Hansen said the incident is a good reminder for city leaders to see what small businesses are dealing with in downtown Vancouver
For many of us, we do not know what we would do while witnessing a crime. At least not until it happens.
Bart Hansen, a Vancouver City Council member and the executive director of the Building Industry Association of Clark County, did not hesitate last week while visiting a local coffee shop, and he was able to assist in returning some money that was stolen.
Now he can add Crime Stopper to his list of accomplishments.
Not all heroes wear capes. Hansen does not go as far as saying what he did was heroic, but he did act … immediately … when he saw a wrong.
Hansen was in line at one one of his favorite locally owned coffee shops, Compass Coffee Roasting in downtown Vancouver, when he heard a barista shout. He knew from the tone that something was serious.
A thief had just grabbed the tip jar at the counter.
Hansen is seen on surveillance video as one of the first to react. He rushed out of the shop and confronted the thief.
“He turned around and handed it to me,” Hansen said.
Hansen believes the thief did grab a handful of bills from the jar, but Hansen was able to return some or most of the money.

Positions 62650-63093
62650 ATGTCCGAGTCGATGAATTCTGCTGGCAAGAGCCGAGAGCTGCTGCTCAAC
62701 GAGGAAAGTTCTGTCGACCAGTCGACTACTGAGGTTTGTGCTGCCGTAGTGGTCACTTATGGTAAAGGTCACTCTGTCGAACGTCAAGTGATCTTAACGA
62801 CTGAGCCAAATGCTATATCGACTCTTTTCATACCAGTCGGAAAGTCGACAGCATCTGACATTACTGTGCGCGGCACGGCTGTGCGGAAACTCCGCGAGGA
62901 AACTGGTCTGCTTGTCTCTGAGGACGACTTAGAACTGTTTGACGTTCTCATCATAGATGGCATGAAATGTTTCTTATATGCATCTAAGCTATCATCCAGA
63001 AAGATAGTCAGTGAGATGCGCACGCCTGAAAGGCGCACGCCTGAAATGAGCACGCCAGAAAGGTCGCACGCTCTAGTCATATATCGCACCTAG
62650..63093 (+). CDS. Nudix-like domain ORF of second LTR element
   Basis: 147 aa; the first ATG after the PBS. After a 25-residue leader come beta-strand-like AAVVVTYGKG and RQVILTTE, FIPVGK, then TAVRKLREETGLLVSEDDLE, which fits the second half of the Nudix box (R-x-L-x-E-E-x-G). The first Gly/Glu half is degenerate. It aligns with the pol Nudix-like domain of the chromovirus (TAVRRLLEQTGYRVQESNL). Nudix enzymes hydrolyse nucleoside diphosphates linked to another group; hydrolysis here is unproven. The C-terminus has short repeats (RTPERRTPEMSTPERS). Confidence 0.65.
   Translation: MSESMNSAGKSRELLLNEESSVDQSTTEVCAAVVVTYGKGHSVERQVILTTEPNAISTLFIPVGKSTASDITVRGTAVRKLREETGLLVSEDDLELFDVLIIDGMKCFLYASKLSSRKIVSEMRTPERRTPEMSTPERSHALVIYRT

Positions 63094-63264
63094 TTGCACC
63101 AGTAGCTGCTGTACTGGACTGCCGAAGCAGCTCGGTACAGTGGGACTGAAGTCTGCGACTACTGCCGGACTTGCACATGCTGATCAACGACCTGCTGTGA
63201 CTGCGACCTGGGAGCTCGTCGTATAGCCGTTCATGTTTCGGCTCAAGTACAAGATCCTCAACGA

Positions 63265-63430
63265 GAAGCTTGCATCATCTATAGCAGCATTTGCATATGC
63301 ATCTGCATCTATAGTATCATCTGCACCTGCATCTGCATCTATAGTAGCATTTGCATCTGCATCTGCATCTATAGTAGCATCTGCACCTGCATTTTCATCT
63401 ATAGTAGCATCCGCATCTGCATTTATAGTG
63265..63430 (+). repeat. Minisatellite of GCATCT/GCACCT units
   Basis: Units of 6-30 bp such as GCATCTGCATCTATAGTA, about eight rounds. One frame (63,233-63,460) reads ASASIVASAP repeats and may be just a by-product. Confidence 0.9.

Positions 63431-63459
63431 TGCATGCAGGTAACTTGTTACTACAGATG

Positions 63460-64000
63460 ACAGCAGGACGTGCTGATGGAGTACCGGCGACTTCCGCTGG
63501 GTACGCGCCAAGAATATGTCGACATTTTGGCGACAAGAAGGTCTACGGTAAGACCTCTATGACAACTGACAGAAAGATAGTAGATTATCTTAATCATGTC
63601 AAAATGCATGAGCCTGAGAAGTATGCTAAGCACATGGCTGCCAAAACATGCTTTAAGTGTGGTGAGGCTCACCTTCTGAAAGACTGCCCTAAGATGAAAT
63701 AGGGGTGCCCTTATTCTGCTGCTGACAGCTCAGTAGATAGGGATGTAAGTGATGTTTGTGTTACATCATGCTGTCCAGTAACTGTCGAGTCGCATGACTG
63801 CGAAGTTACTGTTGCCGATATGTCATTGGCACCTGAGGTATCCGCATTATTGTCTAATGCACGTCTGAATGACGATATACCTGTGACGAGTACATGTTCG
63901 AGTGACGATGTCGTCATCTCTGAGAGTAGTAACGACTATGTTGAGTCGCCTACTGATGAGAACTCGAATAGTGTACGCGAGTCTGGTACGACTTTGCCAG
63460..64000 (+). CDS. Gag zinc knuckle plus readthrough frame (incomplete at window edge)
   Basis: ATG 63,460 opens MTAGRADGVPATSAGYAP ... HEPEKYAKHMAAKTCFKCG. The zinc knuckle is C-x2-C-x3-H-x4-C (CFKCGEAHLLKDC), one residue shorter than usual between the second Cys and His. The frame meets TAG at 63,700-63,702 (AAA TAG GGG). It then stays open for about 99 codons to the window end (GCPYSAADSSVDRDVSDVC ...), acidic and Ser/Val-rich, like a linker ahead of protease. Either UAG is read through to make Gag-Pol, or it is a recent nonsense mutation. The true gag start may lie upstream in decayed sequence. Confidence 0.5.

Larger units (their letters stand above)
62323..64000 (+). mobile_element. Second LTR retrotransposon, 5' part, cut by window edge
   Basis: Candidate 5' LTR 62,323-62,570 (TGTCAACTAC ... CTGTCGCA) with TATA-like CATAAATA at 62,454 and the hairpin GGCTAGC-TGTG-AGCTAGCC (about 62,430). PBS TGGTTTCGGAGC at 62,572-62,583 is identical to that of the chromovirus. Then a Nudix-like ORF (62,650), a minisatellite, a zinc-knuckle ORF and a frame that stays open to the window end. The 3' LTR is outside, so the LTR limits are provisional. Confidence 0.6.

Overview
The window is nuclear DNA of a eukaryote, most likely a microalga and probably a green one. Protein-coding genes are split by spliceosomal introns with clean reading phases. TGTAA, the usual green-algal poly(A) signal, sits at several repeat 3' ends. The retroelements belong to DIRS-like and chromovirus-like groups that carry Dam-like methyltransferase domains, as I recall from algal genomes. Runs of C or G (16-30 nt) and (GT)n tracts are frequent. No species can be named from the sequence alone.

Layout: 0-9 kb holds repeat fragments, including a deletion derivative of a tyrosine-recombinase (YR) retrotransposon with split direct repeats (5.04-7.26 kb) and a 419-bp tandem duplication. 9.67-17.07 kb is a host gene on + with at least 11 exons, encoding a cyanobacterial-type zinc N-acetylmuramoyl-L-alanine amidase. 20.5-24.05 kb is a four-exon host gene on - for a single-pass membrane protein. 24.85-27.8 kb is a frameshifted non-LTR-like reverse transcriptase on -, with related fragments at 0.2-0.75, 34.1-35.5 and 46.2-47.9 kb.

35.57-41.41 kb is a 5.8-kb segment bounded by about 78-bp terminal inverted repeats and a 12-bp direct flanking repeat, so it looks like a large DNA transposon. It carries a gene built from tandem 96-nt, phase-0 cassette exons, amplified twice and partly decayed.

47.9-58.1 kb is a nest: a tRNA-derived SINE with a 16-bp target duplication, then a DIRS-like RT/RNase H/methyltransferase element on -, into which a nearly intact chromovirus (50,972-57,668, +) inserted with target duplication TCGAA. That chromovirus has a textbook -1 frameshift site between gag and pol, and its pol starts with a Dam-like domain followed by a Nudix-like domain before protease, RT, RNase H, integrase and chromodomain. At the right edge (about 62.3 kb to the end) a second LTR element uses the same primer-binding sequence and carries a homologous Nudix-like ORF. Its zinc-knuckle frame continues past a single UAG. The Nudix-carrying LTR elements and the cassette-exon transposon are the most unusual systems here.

“I have a real problem with stealing from the working class,” Hansen said. “These are good people working their tails off all day long. There’s no standing around in their job. They’re doing a great job of what they do, and somebody steals all of their tips? No.”
The folks at Compass Coffee thanked Hansen for his swift action.
Rahim Abbasi, who along with business partner Shruti Sawhney owns the shop, took a second or two to figure out what was going on after he heard his employee shout.
“I step up to start going … and I see Bart was already (on the move),” Abbasi said. “Bart got to him pretty quickly, which is appreciated. It was awesome to see him react so quick.”
Hansen noted how tough it is to run a small business. Businesses, and employees, can use assistance from their customers if they see suspicious activity.
“I’m happy to help,” Hansen said, adding that it is unfortunate that there are those in the community who resort to grabbing other people’s money.
He said the incident is a good reminder to local leaders of the challenges of running a business.
“They’re trying to get by every day without something new to deal with,” Hansen said. “I think it’s very important as a city council member to experience what is actually happening downtown.”
Abbasi acknowledged that incidents such as this one occur once every couple of weeks at his or neighboring stores.
“It happens to everyone downtown,” Abbasi said.
In fact, it has taken nearly six months for Compass Coffee Roasting to have repairs done after the shop door was damaged by a would-be thief.
While Hansen was grateful he was in position to help, and he hopes others would do the same, he also has a word of caution. There needs to be a balance, he said, noting that do-gooders should not be over aggressive.
He said he does not want to create a world of vigilantes in Vancouver, but he also wants to make sure that Vancouver does not become a city of victims.
Oh, and if you go to Compass Coffee Roasting, Hansen suggests a couple of items off the menu: Ask for “The Fred” or a Muscovado.
And tip the employees, please.
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